THE highlight for the halal industry in 2009 was a plan to draw up a legislation to regulate the sector.
Prime Minister Datuk Seri Najib Razak announced the formulation of
Halal Act as a move to further advance the halal industry in Malaysia
during the tabling of 2010 Budget.
The government will
formulate the Halal Act in collaboration with state religious councils.
The Act will be the basis for the development, regulation and
enforcement of halal industry activities.
the Act in place, the Halal Industry Development Corp (HDC) will also
be corporatised as an agency under the Ministry of International Trade
and Industry. It will prepare and implement an action plan for the
development of the halal industry.
The move is in line with HDC’s main role to coordinate the growth
of the sector. In July last year, the issuance of halal certificate had
been reverted to the Islamic Development Department after having been
in the hands of the HDC for about a year.
HDC chief executive
officer Datuk Seri Jamil Bidin said the move will let it focus on its
main purpose to strategise the growth of halal industry instead of
dealing with both the regulation and development of the industry.
Since its inception in 2006, HDC has been focusing on seeking new
investments and re-investments from companies in four targeted areas,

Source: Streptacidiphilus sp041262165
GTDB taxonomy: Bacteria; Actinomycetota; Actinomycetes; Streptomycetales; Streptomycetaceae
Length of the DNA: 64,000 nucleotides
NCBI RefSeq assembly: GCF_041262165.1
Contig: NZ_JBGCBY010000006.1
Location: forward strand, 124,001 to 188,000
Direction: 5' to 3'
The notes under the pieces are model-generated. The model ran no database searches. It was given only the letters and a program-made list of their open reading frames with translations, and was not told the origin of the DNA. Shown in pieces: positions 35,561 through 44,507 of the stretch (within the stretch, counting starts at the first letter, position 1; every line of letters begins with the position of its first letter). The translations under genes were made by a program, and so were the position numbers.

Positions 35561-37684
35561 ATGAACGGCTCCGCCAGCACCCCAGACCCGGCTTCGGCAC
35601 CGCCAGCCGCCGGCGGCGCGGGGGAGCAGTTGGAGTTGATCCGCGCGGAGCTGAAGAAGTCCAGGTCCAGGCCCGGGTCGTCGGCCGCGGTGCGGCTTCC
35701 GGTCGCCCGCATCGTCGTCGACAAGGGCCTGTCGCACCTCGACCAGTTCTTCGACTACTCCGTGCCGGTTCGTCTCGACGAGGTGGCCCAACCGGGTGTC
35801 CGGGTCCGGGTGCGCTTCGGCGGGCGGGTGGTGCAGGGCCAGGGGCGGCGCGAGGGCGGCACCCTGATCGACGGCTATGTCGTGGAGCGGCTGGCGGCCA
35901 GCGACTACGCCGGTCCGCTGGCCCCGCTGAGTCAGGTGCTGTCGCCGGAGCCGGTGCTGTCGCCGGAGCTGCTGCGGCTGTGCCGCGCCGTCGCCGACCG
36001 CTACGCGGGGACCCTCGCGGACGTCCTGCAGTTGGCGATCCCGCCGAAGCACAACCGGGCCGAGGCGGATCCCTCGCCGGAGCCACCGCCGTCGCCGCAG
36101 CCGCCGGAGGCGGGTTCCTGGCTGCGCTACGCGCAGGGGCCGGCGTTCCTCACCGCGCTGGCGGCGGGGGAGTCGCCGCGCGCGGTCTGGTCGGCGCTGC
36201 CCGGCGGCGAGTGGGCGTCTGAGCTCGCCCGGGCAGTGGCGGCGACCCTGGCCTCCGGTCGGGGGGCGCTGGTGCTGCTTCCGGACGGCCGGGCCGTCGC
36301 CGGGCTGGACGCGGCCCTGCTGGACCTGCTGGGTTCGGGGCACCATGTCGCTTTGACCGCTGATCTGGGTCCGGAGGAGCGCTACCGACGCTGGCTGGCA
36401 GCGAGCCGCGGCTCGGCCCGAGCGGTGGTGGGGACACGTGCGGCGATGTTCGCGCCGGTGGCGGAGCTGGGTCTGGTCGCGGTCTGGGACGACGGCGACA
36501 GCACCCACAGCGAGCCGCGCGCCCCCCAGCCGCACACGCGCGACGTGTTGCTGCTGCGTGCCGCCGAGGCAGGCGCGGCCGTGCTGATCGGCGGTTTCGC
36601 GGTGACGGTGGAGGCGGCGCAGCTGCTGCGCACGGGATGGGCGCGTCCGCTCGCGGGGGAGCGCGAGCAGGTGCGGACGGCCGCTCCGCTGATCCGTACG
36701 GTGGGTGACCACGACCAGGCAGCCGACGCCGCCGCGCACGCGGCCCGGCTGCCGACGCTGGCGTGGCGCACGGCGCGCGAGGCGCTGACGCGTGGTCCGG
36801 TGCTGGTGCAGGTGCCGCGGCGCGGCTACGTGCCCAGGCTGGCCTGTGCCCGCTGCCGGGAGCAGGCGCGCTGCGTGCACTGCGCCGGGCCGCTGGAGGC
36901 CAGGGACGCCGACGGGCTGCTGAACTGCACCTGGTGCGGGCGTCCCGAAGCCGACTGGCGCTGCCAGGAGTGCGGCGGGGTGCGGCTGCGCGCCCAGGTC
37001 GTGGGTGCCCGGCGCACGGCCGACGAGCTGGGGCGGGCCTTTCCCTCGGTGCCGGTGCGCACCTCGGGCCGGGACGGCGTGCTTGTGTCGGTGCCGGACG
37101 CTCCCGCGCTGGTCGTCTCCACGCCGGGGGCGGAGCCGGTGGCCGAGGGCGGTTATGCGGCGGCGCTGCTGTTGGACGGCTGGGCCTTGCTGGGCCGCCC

namely food and beverage, halal ingredients, livestock and agriculture,
cosmetics, personal care and pharmaceuticals.
In 2008, it managed to secure RM800 million in new capital expenditure mainly from the Nestle group’s re-investment.
By mid-2009, it secured RM500 million in investments partly from the
RM350 million F&N building at the Selangor Halal Hub Pulau Indah.
The corporation is also looking at another RM500 million worth of
investments as there are companies that are applying for HDC incentives.
The World Halal Forum (WHF) also had its first conference outside Malaysia, held at the Hague in the Netherlands in November.
This was following the resolution of the fourth WHF Kuala Lumpur in May
to push for a regional WHF in Europe to create the awareness of halal
products in Europe.
Despite the outbreak of influenza A H1N1
and economic recession, the Malaysia International Halal Showcase
(Mihas) 2009 managed to generate RM3.2 billion in sales during the
exhibition in June compared with RM2.2 billion sales in 2008.
Mihas has projected RM3.5 billion in sales for this year’s event.
The development of halal parks is also gaining momentum.
There are now eight halal parks being developed in Kedah, Perlis,
Pahang, Terengganu, Kedah, Labuan and Penang. The ones in planning
stages are Perak Halal Park, Sabah Halal Park, Johor Halal Park and
Malaysia International Halal Park Selangor.
are five halal parks that are in operation which are the Port Klang
Free Zone Pulau Indah, Selangor Halal Hub Pulau Indah, Pedas Halal Park
Negri Sembilan, Serkam Halal Food Park Malacca and Tanjung Manis Halal